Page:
Q&A with Vincent Medina

heartthrobVincent Medina has been keeping busy: since learning the language of his Muwekma Ohlone tribe primarily from field notes and wax cylinder recordings, he has been a leader of the movement to revive Chochenyo as a spoken language. As the assistant curator at Mission Dolores in San Francisco, he is working to change the narrative of Indian history within to focus on Native resistance and survival. Add to the mix his blog, Being Ohlone in the 21st Century, which documents the vitality and strong community bonds of contemporary Ohlone existence. On top of everything else, Vincent also works at Heyday as the Roundhouse Outreach Coordinator. He was kind enough to spend a lunch hour talking to me about language revitalization and how blogging has brought his family closer together—and how it has brought a certain level of fame as well.

When did you start learning Chochenyo? Had it always been something you wanted to do?

I started learning basic words when I was about thirteen, fourteen years old. My tribal community, the Muwekma Ohlone tribe, started to come together with a linguist at UC Berkeley, and we started to learn phrases and common greetings at a summer camp. We would have summer camps to come together. They were meant to instill in the mind that language was there on a basic level. I learned some phrases, basic stuff like words for “hello,” the words for certain animals, but I didn’t go deeper into it.

I always wondered, though, what the language would sound like when people were gossiping, and what daily life conversations would sound like. And you can’t really learn that with the words for “sky” or “bear.” So about four years ago, I started to go into J.P. Harrington’s field notes, this really extensive body of language recorded. And I started diving in. You start reading the documents and you can’t put them down because each page is full of so much information: drama, history, so much beautiful stuff. And then you switch to another page and there would be a pre-contact story of a time when giants roamed the earth, or a time when Coyote left footprints on the earth’s surface, or things about Mount Diablo, or about appeasing spirits in the Bay and throwing clam shell beads. Page after page of things that I never knew that were connected to my family history.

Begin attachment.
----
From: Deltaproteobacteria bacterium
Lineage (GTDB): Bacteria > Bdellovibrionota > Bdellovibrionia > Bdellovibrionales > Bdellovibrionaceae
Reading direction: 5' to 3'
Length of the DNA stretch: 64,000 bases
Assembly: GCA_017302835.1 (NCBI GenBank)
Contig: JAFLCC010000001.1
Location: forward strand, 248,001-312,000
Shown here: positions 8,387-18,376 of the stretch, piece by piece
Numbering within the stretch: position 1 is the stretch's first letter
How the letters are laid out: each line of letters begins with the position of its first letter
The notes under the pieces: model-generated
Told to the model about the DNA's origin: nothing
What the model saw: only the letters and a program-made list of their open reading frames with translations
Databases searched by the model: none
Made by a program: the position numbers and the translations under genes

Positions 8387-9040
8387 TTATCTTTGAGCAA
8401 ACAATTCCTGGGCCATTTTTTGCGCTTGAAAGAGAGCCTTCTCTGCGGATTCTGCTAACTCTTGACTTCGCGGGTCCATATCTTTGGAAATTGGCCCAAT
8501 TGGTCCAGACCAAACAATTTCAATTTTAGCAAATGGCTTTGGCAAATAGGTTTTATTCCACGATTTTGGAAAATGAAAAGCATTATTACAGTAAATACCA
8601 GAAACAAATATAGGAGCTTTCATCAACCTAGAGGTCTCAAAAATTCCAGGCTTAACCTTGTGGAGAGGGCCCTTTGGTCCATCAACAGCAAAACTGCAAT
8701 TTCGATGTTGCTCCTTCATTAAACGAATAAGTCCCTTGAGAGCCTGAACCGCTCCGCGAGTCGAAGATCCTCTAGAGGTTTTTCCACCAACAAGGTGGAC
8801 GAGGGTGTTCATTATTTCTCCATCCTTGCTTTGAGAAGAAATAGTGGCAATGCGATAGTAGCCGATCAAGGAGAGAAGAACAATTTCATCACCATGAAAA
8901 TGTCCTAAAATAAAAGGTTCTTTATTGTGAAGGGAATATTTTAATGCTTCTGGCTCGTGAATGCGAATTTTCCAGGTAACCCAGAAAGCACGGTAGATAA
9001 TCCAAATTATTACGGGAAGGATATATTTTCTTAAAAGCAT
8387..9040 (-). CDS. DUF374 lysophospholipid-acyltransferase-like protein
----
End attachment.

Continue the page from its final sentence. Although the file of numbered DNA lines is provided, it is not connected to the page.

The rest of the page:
Was there a pretty complete grammar, or were there elements you had to go through and fill in the blanks for yourself?

It’s a mix. The grammatical structures, like tenses and suffixes, were intact. Harrington specifically asked questions about grammatical structures, and that was all recorded. So if we need something to make plural, or something to make future tense or whatever, we know how to do that.

The grammatical structure for Chochenyo is very different from English. When I first started speaking I had a hard time. I have to nudge myself out of this English mentality sometimes. We think of things in English, English pronunciations and English grammatical structures, but there are some words that just don’t translate directly.

Language isn’t meant to be something that’s hoarded. It’s meant to be used.

For example, there’s no word in Chochenyo that translates directly into “thank you.” I was looking for the word over and over and I was so unhappy that I couldn’t find it at first. Then I came across this phrase, “Kiš Horše ‘Ék-Hinnan,” and that means, “My heart is good.” That’s the closest that we have to “thank you.” But if you take the word “Hinnan,” which means “heart,” and you start to deconstruct that word, it also means “soul,” “spirit,” “voice,” and “life-force”: basically everything that makes a human being whole. So when you say “Kiš Horše ‘Ék-Hinnan,” you’re really saying, “My life-force or my spirit—everything about me—is good.” And the response is not “You’re welcome.” It’s “Kiš ‘Ayye,” which means, “To me, as well.” It’s a little different when we think of things in our language.